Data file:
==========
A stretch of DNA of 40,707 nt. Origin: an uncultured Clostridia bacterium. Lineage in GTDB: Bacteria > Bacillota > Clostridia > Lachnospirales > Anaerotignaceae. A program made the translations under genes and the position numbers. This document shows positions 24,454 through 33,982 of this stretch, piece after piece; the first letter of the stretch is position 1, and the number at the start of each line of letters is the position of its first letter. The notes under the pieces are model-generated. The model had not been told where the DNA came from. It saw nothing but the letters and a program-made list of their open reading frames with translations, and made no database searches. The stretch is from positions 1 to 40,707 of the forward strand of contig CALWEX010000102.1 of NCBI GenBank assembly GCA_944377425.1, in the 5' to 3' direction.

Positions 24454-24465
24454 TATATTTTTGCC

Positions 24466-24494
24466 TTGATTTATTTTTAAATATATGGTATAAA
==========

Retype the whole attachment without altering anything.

A stretch of DNA of 40,707 nt. Origin: an uncultured Clostridia bacterium. Lineage in GTDB: Bacteria > Bacillota > Clostridia > Lachnospirales > Anaerotignaceae. A program made the translations under genes and the position numbers. This document shows positions 24,454 through 33,982 of this stretch, piece after piece; the first letter of the stretch is position 1, and the number at the start of each line of letters is the position of its first letter. The notes under the pieces are model-generated. The model had not been told where the DNA came from. It saw nothing but the letters and a program-made list of their open reading frames with translations, and made no database searches. The stretch is from positions 1 to 40,707 of the forward strand of contig CALWEX010000102.1 of NCBI GenBank assembly GCA_944377425.1, in the 5' to 3' direction.

Positions 24454-24465
24454 TATATTTTTGCC

Positions 24466-24494
24466 TTGATTTATTTTTAAATATATGGTATAAA